Woldemariam said the two women were invited to speak at the sneak peek specifically to the share the impact the project is having on the lives of women and on the community.

Within mental health agencies, she said, the group is looking at closing the gap on mental health, addictions and homelessness to address some of these issues and support women who are most vulnerable in the community.

An effort like Homes 4 Women is just one example, Duncan said, of how when it comes to mental health, Londoners couldn’t be living in a “more care-centred” community.

“We know the Mayor’s Poverty Panel, we know the Poverty Research Centre, they’ve all talked and pointed to mental health and addictions as part of this continuum,” he said. “What we’re saying is now is the time to bring us all together. Now is the time to make a step forward . . . this is really a stepping-stone as far as I’m concerned.”

Martha Powell wholeheartedly agreed.

Powell, LCF president and CEO, said it was decided the Vital Signs report would be crafted “through the lens of mental health” as the data it contains is going to drive the story of the report.

As such, it’s “a pretty important topic” to the community.

“Mental health is a theme that runs throughout all the issues that we talk about — poverty, housing, education, employment,” Powell said. “It finds its way throughout and it is the cause and root of so many of the issues. I don’t know what the data will tell us, I hope there’s good news; there probably will be some not great news as well.”

Central Library to close for heavy construction, open pop up site

LibraryWith the London Public Library’s revitalization underway, the Central Library will open a temporary location next week.

Construction work on the library’s 11-month renovation of the downtown branch started on May 7, but regular hours have remained in effect.

Starting on Tuesday, May 24, the Central Library will need to close for two weeks of heavy construction work and a temporary library location will pop up nearby in CitiPlaza.

Pop Up Central will be located across from the Bulk Barrel in CitiPlaza, close to the Central Library location.

At Pop Up Central, Londoners can pick up items they have placed on hold, borrow from a selection of books, feature film DVDs and children’s picture book bags, return materials and pay fines and fees.

A limited number of internet computer stations and a printer will also be available, recognizing that many Londoners don’t have access to a computer or the Internet outside of the library.

Those parking underground at CitiPlaza to access Pop Up Central will be eligible for two hours free parking validation with presentation of their library card.

The construction closure schedule is broken into two periods: Central Library is closed from Tuesday, May 24 to Friday, June 3 and from Monday, June 13 to Friday, June 24.

During these periods, Pop Up Central will offer service.

Central Library will be open in between these two closure periods with regular hours. The Pop Up Central will be closed.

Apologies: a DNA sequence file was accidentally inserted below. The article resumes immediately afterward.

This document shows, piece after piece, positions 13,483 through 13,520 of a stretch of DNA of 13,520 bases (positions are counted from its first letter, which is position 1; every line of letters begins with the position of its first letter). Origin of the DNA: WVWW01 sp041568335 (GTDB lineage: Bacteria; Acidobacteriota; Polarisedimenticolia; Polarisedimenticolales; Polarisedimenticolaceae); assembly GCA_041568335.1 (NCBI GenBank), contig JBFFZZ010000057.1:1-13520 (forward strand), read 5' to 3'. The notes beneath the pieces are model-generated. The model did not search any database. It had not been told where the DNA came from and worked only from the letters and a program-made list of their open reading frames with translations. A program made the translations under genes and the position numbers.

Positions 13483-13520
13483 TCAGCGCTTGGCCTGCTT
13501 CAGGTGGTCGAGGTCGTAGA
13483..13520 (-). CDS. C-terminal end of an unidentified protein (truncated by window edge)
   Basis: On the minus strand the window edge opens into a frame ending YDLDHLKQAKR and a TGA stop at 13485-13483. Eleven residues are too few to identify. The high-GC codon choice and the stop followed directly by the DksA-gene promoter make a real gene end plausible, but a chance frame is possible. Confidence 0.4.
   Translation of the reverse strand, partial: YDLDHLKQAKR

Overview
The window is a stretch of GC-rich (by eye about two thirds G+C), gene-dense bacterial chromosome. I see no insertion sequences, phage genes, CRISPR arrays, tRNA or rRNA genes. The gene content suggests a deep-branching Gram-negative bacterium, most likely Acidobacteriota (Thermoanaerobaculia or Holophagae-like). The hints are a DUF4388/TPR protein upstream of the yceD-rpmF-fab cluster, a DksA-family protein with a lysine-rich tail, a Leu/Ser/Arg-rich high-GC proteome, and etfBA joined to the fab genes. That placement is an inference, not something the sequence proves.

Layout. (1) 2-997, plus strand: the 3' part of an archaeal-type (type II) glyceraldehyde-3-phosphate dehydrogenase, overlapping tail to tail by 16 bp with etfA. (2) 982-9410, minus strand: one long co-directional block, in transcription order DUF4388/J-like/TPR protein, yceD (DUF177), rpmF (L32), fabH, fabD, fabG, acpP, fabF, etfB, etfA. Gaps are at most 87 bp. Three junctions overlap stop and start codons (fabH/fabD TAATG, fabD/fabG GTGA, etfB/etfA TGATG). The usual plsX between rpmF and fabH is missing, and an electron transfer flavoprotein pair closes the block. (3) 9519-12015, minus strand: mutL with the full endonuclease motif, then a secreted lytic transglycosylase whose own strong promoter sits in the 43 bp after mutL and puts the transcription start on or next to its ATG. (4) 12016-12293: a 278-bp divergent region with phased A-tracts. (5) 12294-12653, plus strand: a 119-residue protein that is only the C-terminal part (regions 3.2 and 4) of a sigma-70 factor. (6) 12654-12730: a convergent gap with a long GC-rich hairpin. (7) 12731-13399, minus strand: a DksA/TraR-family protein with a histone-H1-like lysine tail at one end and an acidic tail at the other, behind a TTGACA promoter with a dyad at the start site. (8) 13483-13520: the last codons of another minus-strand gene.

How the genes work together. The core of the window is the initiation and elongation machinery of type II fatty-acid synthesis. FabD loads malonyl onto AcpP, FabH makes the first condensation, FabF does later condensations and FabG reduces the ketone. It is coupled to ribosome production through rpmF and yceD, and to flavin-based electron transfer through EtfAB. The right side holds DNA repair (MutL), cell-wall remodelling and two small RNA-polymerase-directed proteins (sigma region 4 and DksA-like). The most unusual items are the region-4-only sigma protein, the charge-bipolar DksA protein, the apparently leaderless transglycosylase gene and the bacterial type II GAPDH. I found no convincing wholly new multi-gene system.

The Library’s 15 branch locations are open with regular hours throughout construction.

Several evening programs in Central Library’s Wolf Performance Hall and Stevenson & Hunt Room will continue as scheduled during the closure period.

This first phase of construction include the creation of a light-filled magazine and newspaper lounge and a flex space in the former coffee shop area.

This phase also includes the removal of the escalators, which will be replaced by stairs to the second and third floors.

During this phase of construction, large sections of the escalators will be removed and the structural steel for the stairs will be brought into the building, requiring the closure.

For the full construction schedule and to stay up to date on any further changes to spaces and services, visit www.lpl.ca/centralrenew or call the library at 519-661-4600.

London council appoints integrity commissioner

City hallAfter an extensive search process, council has approved the appointment of an integrity commissioner.

Gregory Stewart, of the law firm Donnelly Murphy, is an expert in municipal law and currently acts as the integrity commissioner for several municipalities in Middlesex County.

“This marks an important step forward,” said Mayor Matt Brown. “The integrity commissioner will help us meet our desire to strengthen the relationship between our municipality and the Londoners we serve. It’s important that we all be open, transparent and held accountable to our community. I am confident that this position will support council in doing exactly that.”

Stewart will work independently from civic administration and report directly to municipal council.

He starts his three-year term immediately and will:

  • Investigate complaints and alleged breaches of the code of conduct for councillors;
  • Review the code of conduct for councillors and make recommendations on an annual basis;
  • Serve as an advisor to councillors in relation to the code of Conduct and any procedures, rules and policies of the municipality governing ethical behavior, and act as a proactive educator for council, the civic administration and the public;
  • Provide reports to Council, summarizing his activities; and
  • Provide individual investigative reports, as required, which will include background concerning a complaint and recommendations to municipal council with respect to a complaint.